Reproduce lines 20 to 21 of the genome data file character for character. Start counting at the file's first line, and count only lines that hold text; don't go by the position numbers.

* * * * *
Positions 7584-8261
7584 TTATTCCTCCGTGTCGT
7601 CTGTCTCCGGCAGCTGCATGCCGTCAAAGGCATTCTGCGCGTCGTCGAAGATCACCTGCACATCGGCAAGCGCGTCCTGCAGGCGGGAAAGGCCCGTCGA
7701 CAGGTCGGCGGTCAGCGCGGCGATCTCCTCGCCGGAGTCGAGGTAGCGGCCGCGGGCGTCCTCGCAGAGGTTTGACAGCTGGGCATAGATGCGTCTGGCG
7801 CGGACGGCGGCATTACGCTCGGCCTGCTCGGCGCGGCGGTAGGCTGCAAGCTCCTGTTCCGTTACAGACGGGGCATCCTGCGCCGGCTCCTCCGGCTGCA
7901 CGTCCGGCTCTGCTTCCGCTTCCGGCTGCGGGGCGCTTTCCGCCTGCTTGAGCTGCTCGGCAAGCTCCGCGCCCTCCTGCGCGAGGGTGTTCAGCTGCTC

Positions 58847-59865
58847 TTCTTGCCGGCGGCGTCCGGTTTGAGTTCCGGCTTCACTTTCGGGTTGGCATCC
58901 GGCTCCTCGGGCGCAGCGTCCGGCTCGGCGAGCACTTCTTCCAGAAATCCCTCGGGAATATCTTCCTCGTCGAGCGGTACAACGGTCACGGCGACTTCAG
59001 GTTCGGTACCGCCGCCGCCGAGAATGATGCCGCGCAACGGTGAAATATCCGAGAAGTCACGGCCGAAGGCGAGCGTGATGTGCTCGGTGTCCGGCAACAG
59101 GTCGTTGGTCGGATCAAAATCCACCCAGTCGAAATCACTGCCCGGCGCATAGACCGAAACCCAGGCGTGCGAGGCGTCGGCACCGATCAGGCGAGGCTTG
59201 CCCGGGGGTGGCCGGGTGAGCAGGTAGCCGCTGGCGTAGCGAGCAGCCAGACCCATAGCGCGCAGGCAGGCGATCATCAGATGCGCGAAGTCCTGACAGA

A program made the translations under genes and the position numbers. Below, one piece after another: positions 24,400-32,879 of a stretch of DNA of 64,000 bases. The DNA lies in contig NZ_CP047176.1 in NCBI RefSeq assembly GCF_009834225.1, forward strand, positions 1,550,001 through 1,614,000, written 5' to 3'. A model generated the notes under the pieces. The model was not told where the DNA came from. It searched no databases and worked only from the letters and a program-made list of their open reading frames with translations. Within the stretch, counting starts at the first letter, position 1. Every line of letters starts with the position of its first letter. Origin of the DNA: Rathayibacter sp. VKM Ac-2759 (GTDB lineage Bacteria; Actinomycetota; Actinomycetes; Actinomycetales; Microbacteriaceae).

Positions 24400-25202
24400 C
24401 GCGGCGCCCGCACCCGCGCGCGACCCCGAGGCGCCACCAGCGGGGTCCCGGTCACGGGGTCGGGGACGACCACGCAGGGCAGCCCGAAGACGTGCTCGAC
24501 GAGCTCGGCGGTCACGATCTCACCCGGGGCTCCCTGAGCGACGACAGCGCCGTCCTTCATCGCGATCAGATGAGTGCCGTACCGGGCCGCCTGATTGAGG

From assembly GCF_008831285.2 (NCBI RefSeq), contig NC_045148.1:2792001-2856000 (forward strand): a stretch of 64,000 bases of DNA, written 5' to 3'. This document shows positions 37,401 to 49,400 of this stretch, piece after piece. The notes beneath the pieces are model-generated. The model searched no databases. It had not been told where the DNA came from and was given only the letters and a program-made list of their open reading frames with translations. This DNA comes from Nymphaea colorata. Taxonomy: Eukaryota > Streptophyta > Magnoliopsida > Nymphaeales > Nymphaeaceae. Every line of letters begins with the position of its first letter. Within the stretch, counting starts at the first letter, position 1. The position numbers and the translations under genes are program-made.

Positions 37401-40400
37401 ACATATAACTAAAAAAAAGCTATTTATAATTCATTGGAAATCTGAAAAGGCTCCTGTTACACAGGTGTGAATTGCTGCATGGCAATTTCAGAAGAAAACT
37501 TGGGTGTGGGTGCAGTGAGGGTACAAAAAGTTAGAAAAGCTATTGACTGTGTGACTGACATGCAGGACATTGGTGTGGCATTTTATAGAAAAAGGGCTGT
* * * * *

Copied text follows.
37401 ACATATAACTAAAAAAAAGCTATTTATAATTCATTGGAAATCTGAAAAGGCTCCTGTTACACAGGTGTGAATTGCTGCATGGCAATTTCAGAAGAAAACT
37501 TGGGTGTGGGTGCAGTGAGGGTACAAAAAGTTAGAAAAGCTATTGACTGTGTGACTGACATGCAGGACATTGGTGTGGCATTTTATAGAAAAAGGGCTGT